States participating in the fast track program for licensing for military applicants include: Illinois, Iowa, Nevada, Minnesota, Virginia, and Wisconsin. As part of the initiative, each state has the option to select up to three high demand occupations with licensing and credentialing requirements that correspond with one of three preselected military occupational specialties:

Medic (Army 68W, Navy Hospital Corpsman, Air Force 4N0X1),

Police (Army 31B, Navy Master-At-Arms, Air Force 3P0X1, Marine Corps 5811), and

Truck Driver (Army 88M, Marine Corps 3531).

The interim report, detailing the outcomes of the initiative, consists of an introduction, design overview, implementation recommendations, general data and assessment as well as a cost study. The first four sections provide a comprehensive picture of demonstration activities and offer a common framework for sharing lessons learned with other states interested in replicating these strategies. A cost study is also included to show the savings to federal programs when a veteran completes an accelerated pathway towards licensing versus duplicate training under a full length pathway.

Chad Stallard, a driver for Millis Transfer, based out of North Carolina, was a police officer in the military and for the community where he lives, when he met someone who encouraged him to sign with Millis Transfer’s driver training school, Millis Training Institute (MTI).

“When I did my research on the company, I found their program was much better than any other training program for veterans,” he said. “Class size is small and that enables instructors to spend a lot of one-on-one time with students, more than a mega company would do.”

Stallard, who has been in the military for 23 years, is still serving. He has literally done it all. “I've worked for the United Nations. I've also worked as a Customs Border Agent,” he said. “Along with that, I have served in a number of different military branches that include the Navy, Navy Reserve, Army, Army Reserve, and National Guard.”

He continued, “Truck driving was something I always wanted to do. That was my reason for pursuing it. The experience so far has been good.”

A mixed martial arts fighter, Stallard says when he is not in the truck, he spends his time in the gym.

“I'm lucky I work for Millis Transfer. They are a great company and an excellent choice for military members looking to drive a truck,” he said.

Another military driver, Johnathan Williams, says choosing Millis Transfer was one of the best decisions he made. Williams is an Army veteran, who worked as a fueler in the Truck Driving Unit. “The military was a good place to start my career,” he said. “I think it is a great way to make money and it is one of those careers where you don't have someone standing over your shoulder all day. I really like that about this industry.”

Williams, who drives regional, speaks highly of the training process at MTI and isn't surprised the company is being recognized in the federal initiative to expedite licensing for truck drivers. “Millis Transfer taught me a lot and I didn't have to be there a year,” he said. “This is a company that will get you in a truck faster than anyone out there and you will know how to drive it when you transport your first load.”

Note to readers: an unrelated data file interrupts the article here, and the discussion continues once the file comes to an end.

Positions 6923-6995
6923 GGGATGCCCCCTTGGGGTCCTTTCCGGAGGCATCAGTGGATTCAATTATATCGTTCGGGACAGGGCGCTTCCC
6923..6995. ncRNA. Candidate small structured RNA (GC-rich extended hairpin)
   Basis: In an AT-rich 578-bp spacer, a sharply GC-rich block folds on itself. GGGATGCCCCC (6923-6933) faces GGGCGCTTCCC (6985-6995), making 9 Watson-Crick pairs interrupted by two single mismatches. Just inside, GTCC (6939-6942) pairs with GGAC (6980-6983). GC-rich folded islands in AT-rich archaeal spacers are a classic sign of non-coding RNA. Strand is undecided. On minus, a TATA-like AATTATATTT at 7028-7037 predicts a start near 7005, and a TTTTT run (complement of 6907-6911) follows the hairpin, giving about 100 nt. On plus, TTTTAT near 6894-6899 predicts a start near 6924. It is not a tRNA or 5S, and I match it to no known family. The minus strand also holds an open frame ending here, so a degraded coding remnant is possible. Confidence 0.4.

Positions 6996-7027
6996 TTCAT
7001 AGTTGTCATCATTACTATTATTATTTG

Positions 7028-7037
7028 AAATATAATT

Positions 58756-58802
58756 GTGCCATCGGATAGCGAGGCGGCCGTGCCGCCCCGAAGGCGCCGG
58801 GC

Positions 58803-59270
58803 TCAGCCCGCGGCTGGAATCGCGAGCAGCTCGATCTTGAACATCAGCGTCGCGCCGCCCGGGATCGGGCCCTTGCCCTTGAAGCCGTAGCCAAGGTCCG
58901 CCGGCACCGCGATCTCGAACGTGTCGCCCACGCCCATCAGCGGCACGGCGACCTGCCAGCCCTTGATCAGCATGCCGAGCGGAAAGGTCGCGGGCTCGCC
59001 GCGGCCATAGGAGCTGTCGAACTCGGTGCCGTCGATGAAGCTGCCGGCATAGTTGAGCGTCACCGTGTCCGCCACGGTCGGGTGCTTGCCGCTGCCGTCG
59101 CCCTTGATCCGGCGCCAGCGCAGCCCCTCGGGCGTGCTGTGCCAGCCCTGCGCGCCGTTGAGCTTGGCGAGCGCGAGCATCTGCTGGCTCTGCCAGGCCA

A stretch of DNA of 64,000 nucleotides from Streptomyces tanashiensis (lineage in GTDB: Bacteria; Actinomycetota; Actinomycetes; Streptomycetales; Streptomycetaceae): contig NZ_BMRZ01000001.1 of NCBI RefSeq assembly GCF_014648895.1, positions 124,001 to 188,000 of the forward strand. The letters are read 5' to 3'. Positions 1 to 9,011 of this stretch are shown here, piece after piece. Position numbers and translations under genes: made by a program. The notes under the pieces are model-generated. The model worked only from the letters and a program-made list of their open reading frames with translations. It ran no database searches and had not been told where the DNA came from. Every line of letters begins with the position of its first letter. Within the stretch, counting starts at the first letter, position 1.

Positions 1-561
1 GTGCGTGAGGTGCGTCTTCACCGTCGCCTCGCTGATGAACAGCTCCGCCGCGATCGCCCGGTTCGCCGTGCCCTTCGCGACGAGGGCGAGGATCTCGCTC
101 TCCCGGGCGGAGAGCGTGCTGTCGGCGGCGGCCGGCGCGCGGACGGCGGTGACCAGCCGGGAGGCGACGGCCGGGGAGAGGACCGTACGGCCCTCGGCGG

“Everyone says they are the best company out there,” he said. “I hear good things about Millis all the time. I'm glad I work here.”

About the Veterans' Licensing and Certification Demonstration Project

Findings of the interim report on military licensing requirements have been submitted to the U.S. Department of Labor Employment and Training Administration Office of Policy Development and Research and Veterans Employment Training Service. The NGA Center continues to carry out the Demonstration Project, which provides technical assistance, peer learning opportunities, and contacts with national experts. Through the help of this program, states develop and implement strategies to accelerate veterans licensing and certification, and the NGA Center documents and shares promising practices among those states on an ongoing basis. When completed, the NGA will provide a final report that includes a blueprint for other states.

About Millis Transfer

Mills Transfer, Getting It There Since 1936, has an impressive service record earning the company dozens of “Carrier of the Year” awards. Headquartered in Black River Falls, Wis., Millis Transfer is a Certified Top Pay Carrier with some of the best equipment on the road. Maintenance facilities and drop yards are strategically located throughout the company’s operating area. Its sister company, Millis Training Institute, offers five school locations that provide students with quality training in order to earn their CDL-A license.

Instructor Highlight - Karl Bona, NETTTS

on .

Karl-BonaCVTA is proud to highlight CVTA Senior Master Instructor Karl Bona with New England Tractor Trailer Training School (NETTTS). Karl has worked for NETTTS for the last twenty years.  He holds the honor of being CVTA’s first Instructor to hold the title of Senior Master Instructor.

Karl was drawn to the industry since he was a child.  He was a Professional Truck Driver from 1975-1990 hauling cars, milk and variety of other freight.  He loved the opportunity to see the country from the window of his truck cab.  Occasionally he still misses the pull of the open road, but now he loves training new drivers and sharing his experiences.

When CVTA first introduced the Instructor Certification Program in 2004, Karl was one of the first to sign up.  He felt it was an opportunity to gain knowledge and make himself a better instructor.  Karl is also a strong proponent of leading by example and felt, by completing the program, he could then encourage others to do so as well.

Karl feels a special relationship to trucking. Over the years, he has been able to buy two houses and raise two children.  When he is not teaching, Karl enjoys spending time with his children and grandson, hunting, and occasionally visiting the casino.  He also has a passion for rebuilding classic muscle cars, including a 1970 EL Camino, 1960 Camaro, and a Super Sport Chevelle. Karl is a great representative for CVTA, our Instructor Certification Program, and Trucking Industry.  We are pleased to have him as such an active member of CVTA.